For now the earthquakes appear to be localized. There is “no plausible connection” between these earthquakes and the San Andreas, the larger and potentially more destructive fault that runs from the Gulf of California to well north of San Francisco, Dr. Heaton said.

“But in this business I don’t like to ever say things can never happen,” Dr. Heaton said.

The region where both Thursday’s and Friday’s earthquakes struck is characterized by a complex set of faults that have helped form geological features called basins and ranges.

“I like to tell people that earthquakes are very social in the basin and range; they don’t like being alone,” Dr. Heaton said. “I would be surprised if this thing just stopped.”

The largest known earthquake in the area occurred in 1872 and was a magnitude 8, one of the largest in California.

Friday night’s earthquake came during the fourth inning of the Dodgers home game against the San Diego Padres in Los Angeles, where camera footage shows the stadium shaking. The game was not interrupted. But in Las Vegas, where an N.B.A. summer league game took place between the New York Knicks and the New Orleans Pelicans, the action was halted because of the quake.

More from The Los Angeles Times:

A magnitude 7.1 earthquake struck Southern California on Friday night, the second major temblor in less than two days and one that rocked buildings across Southern California, adding more jitters to an already nervous region.

The quake was centered near Ridgecrest, the location of the July Fourth 6.4 magnitude temblor that was the largest in nearly 20 years. It was followed by an aftershock first reported as 5.5 in magnitude. Scientists said the fault causing the quakes appears to be growing.

Friday night’s quake caused some fires and other damage in and around Ridgecrest and Trona, two Mojave Desert towns shaken by both quakes, said Mark Ghilarducci, director of the California Governor’s Office of Emergency Services. The quake was felt as far away as Phoenix, Las Vegas, Baja California and Reno, according to crowd-sourced data logged into the U.S. Geological Survey’s Did You Feel It? website.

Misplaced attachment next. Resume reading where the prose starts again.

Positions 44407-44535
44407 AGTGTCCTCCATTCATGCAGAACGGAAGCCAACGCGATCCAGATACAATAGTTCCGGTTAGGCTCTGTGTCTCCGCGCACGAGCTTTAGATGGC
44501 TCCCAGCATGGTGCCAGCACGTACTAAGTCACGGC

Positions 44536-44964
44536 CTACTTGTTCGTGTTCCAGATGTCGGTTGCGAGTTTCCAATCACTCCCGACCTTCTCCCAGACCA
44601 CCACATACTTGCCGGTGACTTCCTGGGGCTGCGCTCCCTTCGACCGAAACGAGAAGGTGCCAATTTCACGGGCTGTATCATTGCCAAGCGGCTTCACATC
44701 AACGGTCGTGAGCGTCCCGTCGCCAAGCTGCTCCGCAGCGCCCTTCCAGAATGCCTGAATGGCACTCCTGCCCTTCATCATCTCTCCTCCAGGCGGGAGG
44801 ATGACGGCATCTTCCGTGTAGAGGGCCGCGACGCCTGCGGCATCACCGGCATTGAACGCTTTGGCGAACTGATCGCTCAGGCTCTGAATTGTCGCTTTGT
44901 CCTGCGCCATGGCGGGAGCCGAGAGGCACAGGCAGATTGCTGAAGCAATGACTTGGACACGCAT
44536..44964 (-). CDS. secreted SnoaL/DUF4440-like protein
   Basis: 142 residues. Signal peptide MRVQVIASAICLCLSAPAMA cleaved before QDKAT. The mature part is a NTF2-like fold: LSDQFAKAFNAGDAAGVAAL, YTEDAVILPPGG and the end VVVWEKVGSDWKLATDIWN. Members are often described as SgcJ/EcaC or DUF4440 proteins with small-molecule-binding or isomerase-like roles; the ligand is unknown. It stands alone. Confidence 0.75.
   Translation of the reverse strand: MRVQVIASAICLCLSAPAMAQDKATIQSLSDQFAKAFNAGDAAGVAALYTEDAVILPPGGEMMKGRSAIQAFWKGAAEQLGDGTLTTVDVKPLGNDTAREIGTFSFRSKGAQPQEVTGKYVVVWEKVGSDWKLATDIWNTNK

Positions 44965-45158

About 3,000 residents in Ridgecrest and the surrounding areas are without power after the earthquake, according to Southern California Edison. In Los Angeles, there were no immediate reports of major damage to buildings and infrastructure, according to the Los Angeles Fire Department.

In Trona and Ridgecrest, residents answered their phones frantically and in fear.

“They’re saying the ground split,” said Winter Wilson, who was driving home to Trona from Bakersfield, her voice shaking. “They made me promise not to come.”

Trona resident Ivan Amerson said he had heard reports from neighbors there was “significant damage” to the town, with houses knocked off their foundations. Amerson evacuated with his family after the first quake and was unsure he could quickly get back, given reports that roads to the town were impassable. New cracks and rockslides closed Highway 178 between the two towns, after damage had been repaired following Thursday’s quake, Caltrans reported.

Ghilarducci said Trona, home to about 2,000 people, reportedly sustained collapsed buildings and gas leaks. Power and communication are out, and the outages have made it difficult for first responders to determine the extent of the damage. “We know that as day breaks, we’ll be able to get a better assessment of the total damage,” he said.

Ghilarducci added that priorities will be to provide support for medical and firefighting needs, as well as trying to get power back on. Maj. Gen. David Baldwin, adjutant general of the California National Guard, said a joint task force that will include 200 security forces and military aircraft will be sent to assist.

The 7.1 quake that struck at about 8:20 p.m. Friday night was about 10 times larger than the one on Thursday morning, Caltech seismologist Lucy Jones said.

The Friday quake occurred on the same fault system as the 6.4 temblor. It was farther away from Los Angeles, though still in the Owens Valley.

“This happened at the end of the zone that moved previously,” Jones said, adding that the fault is now likely to be 25 to 30 miles long.